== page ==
Public and Commercial Services Union
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Searing criticism of coastguard plans must force rethink

Searing criticism by an influential committee of MPs must now force a rethink of the government's plans to cut coastguard stations and jobs.

A report published yesterday by the Commons transport select committee describes the proposals as “seriously flawed” and calls for them to be scrapped and replaced with new plans subject to further consultation.

The union says the report vindicates its opposition to the proposals to close 10 of the 18 existing coastguard centres in the UK and cut staff by 38% over four years, from almost 600 to 370.

The committee agrees that this would result in a loss of vital local knowledge and says evidence it took raised “serious concerns” that the safety of people at sea and on our coastline would be jeopardised.

The Maritime and Coastguard Agency’s handling of the issue is slated, with the report stating there was a “conspicuous absence of any prior consultation” with coastguards, unions, volunteers and others.

The report adds: “The MCA has mishandled the consultation and made it appear opaque rather than clear and open-minded. It has appeared arrogant, and reluctant to open itself to proper scrutiny in the process. The atmosphere of disquiet and suspicion generated by this consultation process is of the MCA's own making.”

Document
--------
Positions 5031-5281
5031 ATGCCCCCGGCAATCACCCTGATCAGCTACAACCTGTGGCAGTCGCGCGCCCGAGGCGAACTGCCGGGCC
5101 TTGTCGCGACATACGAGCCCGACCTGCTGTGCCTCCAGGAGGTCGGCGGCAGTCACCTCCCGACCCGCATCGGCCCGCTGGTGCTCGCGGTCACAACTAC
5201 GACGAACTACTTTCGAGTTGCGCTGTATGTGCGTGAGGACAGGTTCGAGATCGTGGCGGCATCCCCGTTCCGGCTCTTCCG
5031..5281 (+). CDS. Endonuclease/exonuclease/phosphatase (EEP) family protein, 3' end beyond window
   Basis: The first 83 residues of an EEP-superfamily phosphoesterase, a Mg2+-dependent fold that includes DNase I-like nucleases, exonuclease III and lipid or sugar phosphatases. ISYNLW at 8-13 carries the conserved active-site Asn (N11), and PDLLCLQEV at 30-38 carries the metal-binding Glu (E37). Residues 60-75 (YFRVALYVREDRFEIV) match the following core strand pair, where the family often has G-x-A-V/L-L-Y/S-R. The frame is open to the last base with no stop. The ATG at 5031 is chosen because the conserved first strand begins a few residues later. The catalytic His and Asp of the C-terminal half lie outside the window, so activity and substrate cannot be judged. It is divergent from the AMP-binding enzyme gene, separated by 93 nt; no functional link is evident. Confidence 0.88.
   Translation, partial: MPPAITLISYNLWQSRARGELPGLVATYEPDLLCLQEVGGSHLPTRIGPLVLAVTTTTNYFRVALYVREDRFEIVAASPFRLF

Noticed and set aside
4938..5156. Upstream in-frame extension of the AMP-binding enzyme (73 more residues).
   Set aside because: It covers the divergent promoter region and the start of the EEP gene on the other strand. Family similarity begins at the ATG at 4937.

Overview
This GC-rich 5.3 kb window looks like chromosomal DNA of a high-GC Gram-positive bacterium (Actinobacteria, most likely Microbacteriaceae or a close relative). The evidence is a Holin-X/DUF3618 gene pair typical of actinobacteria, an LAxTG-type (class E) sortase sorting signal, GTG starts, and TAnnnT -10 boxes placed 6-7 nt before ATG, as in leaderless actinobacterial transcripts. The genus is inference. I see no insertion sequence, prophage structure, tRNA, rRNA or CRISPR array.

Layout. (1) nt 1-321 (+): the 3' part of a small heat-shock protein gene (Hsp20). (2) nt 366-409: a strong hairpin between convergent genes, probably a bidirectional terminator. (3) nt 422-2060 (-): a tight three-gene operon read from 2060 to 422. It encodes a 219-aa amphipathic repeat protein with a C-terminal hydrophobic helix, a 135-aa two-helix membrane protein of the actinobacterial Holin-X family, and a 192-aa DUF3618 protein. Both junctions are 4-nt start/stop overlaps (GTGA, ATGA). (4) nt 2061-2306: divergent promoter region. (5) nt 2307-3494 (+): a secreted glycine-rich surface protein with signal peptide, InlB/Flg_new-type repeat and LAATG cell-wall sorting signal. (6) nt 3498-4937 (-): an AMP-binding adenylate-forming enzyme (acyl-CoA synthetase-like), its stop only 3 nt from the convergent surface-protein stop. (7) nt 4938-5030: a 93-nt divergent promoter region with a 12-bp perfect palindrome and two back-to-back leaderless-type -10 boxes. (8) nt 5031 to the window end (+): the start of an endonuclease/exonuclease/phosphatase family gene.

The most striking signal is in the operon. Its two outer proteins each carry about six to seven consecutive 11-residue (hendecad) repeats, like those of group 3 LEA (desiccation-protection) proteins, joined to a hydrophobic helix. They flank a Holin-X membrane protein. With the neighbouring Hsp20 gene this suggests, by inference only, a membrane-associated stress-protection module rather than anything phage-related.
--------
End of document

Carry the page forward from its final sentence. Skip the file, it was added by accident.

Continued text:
Shipping minister Mike Penning is also criticised for banning coastguards from giving oral evidence to the committee despite a previous commitment they would be allowed to.

PCS general secretary Mark Serwotka said: “This report could not be any clearer - the government got it wrong and needs to start again from scratch with the full involvement of staff.

“It is totally unacceptable that the issues - which are often by definition matters of life and death - have been treated in such a high-handed manner by ministers and management.

“I would like to pay tribute to our members and reps who contributed to the consultation and the select committee’s inquiry. It is clear their invaluable insight and expertise had a major influence on the MPs’ findings.”

 

 

 

 

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